Girl in Big Sunglasses - smallWhat is eczema and why do I have it?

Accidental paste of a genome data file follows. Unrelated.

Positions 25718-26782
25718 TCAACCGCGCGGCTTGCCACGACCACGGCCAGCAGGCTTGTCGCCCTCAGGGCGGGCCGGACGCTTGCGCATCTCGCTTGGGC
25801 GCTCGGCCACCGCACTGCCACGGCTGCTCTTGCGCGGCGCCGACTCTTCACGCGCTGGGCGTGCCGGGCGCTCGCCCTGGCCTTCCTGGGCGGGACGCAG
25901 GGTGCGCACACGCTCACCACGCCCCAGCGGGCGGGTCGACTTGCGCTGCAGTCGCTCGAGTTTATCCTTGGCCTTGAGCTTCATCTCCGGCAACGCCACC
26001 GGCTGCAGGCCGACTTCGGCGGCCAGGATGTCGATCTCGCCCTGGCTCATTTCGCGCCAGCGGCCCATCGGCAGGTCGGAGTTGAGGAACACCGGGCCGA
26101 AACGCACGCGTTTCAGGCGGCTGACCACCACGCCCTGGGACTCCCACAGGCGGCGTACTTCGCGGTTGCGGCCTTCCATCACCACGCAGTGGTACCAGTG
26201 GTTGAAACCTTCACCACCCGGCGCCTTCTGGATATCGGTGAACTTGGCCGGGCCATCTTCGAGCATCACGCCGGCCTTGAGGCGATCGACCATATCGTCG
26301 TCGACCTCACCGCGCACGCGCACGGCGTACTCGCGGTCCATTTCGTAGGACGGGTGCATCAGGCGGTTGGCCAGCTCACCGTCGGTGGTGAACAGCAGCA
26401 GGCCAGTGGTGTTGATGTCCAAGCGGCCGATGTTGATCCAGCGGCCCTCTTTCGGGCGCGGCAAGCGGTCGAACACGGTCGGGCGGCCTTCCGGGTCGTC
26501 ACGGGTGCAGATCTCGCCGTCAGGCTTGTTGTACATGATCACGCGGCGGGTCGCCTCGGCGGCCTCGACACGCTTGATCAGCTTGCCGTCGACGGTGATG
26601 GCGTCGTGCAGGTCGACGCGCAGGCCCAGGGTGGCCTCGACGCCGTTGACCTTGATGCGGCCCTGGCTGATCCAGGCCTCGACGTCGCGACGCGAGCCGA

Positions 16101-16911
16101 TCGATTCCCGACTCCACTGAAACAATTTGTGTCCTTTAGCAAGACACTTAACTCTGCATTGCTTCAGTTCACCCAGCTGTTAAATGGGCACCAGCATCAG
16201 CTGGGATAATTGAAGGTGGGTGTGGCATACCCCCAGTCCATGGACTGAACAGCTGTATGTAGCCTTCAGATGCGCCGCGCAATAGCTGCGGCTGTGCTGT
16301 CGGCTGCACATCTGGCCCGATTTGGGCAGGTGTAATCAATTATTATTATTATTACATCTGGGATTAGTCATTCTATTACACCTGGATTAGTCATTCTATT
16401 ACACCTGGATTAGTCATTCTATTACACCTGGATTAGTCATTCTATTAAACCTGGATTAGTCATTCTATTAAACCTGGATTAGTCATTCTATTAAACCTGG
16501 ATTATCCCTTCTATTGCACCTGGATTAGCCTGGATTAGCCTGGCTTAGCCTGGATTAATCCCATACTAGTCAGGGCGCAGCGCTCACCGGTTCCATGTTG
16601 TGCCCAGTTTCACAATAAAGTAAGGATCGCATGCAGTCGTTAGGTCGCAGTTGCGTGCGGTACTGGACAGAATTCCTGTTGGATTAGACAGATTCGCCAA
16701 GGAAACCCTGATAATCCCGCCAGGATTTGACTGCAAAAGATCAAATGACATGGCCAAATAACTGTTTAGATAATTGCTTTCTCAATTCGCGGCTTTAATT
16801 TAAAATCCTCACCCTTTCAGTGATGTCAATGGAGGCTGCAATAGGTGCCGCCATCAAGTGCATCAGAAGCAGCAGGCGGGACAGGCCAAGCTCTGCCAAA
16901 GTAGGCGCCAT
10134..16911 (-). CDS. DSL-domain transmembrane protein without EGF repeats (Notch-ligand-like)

Note: This blog is the first in our three-part series on Living Well with Eczema.   My #EczemaEmbarassment was a serious problem. Every time the itchy, red patches flared up on my cheeks, hands and inner elbows I would dread going out in public and, even in 80 degree weather, hide behind long sleeves and makeup so people wouldn’t stare. I kid you not - one time I went the entire day with my collar popped just to hide the scaly red spots on my neck. I still turned some heads, but at least it wasn’t because of my eczema.   After that incident, I decided enough is enough. We can’t go through life with our collars popped, right?! (That’s a metaphor, by the way). Since then, I’ve committed to understanding my eczema and tackling its causes at the source. My skin, and my confidence, have been all the better for it.   So, as the hot weather rolls in (and those red patches threaten to rear their heads again), get smart about your eczema. This summer, don’t let your skin keep you from enjoying the park, beach or barbeque - with a little knowledge and the right strategy, you can learn to live well with eczema.   Know you’re not alone Dealing with physical and psychological discomfort of eczema can profoundly affect the lives of those who suffer from it. So much so, in fact, that eczema support groups and hotlines are popping up in cities around the globe as well as in online communities to help people cope with the stigma of living with the skin condition.   An eczema flare up, especially in a visible spot like the hands or face, is often accompanied by a feeling of self-consciousness or even loneliness, if a lack of self-esteem causes us to withdraw from social situations.   But did you know that 1 in every 10 people in the US suffers from eczema (and the prevalence is even higher in children)? That’s 31.6 million people (not to mention family, friends and loved ones) who know exactly what you’re going through.   Given that eczema affects so many, extensive research has been done by scientists, medical professionals and concerned moms alike. The solutions are out there! But defining your strategy to live well with eczema is a matter of knowing your triggers and finding the right balance of physical remedies and lifestyle changes that work for you personally.   Understand your eczema So, chances are you or someone you know suffers from eczema. The most productive step you can take towards tackling your symptoms, or supporting a friend or loved one to do so, is getting informed.   If you’re reading this blog, you probably know that eczema is a condition that can cause the skin to become itchy, red and inflamed. If you yourself have eczema, you definitely know that it can be uncomfortable, frustrating and embarrassing at times.   To tackle your eczema effectively, it’s important to understand which variety you may have. Let’s run through the most common types: 1Atopic dermatitis (AD) Just over half of Americans that experience eczema suffer from atopic dermatitis, its most common form. AD tends to crop up on the legs, arms and face as a dry, itchy red rash and is closely linked to asthma and hay fever, which experts call the “atopic triad” (It sounds like a superhero group - way too cool of a name to give this, if you ask me). According to the National Eczema Association, people who experience those 2 conditions or have genetic relatives that do, are more likely to develop AD. Unfortunately, unlike other eczema varieties, AD tends to be a chronic condition. But, never fear, its effects can be mitigated through the right treatment! 2.  Contact dermatitis (CD) Unlike AD, contact dermatitis occurs when your skin comes into contact with something to which it’s allergic or irritated, causing dry and itchy red patches. You may not even know that you’re allergic to a one of these substances until you’re exposed. Learn more about substances that commonly cause CD and how you can avoid them here. 3. Other less common forms, such as dyshidrotic eczema, hand eczema and neurodermatitis.   By taking careful note of when and where your symptoms appear, you can work with your doctor to determine which variety of eczema you may be experiencing and start working towards a solution.   Come up with a strategy that works for you Okay, so now that you’ve done your research and spoken with your doctor about your particular symptoms, you’re pretty much an eczema expert - do I daresay an ecz-pert”??   Sorry, that was too much.   Now it’s time to turn that knowledge into a tailored strategy that combines physical treatment and lifestyle measures that target your triggers at the source. Check out Parts II and III of our blog series Living Well with Eczema to learn more!